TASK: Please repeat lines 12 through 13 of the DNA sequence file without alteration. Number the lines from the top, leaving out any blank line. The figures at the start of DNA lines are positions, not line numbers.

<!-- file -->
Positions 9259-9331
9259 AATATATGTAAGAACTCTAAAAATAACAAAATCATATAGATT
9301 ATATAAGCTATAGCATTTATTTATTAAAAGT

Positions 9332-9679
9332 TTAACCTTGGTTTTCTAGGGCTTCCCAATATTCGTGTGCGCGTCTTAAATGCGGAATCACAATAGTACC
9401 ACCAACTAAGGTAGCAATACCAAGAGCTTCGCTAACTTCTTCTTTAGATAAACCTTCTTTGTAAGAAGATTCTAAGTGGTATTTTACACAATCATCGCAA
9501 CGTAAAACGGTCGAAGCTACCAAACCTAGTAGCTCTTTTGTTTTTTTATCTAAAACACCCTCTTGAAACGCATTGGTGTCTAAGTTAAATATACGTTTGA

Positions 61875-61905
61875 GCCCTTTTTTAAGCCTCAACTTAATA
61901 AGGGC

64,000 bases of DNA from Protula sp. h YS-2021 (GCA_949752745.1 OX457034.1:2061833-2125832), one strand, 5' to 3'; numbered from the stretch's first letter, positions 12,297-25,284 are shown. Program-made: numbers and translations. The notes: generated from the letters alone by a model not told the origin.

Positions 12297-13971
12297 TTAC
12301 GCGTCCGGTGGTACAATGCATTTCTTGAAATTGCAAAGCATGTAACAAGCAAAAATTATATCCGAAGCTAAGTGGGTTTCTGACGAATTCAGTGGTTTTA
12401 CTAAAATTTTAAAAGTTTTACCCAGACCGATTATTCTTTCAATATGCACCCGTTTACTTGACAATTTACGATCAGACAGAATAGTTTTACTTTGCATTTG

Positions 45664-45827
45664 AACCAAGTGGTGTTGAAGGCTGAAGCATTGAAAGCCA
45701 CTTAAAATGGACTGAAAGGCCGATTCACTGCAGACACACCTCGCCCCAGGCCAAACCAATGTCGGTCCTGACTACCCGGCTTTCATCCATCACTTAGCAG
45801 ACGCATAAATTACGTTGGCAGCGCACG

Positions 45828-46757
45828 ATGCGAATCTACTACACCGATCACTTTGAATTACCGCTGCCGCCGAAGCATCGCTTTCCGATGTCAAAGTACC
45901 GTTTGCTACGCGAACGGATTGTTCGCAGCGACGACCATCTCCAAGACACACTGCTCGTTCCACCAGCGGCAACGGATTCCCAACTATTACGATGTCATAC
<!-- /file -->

Positions 12297-13971
12297 TTAC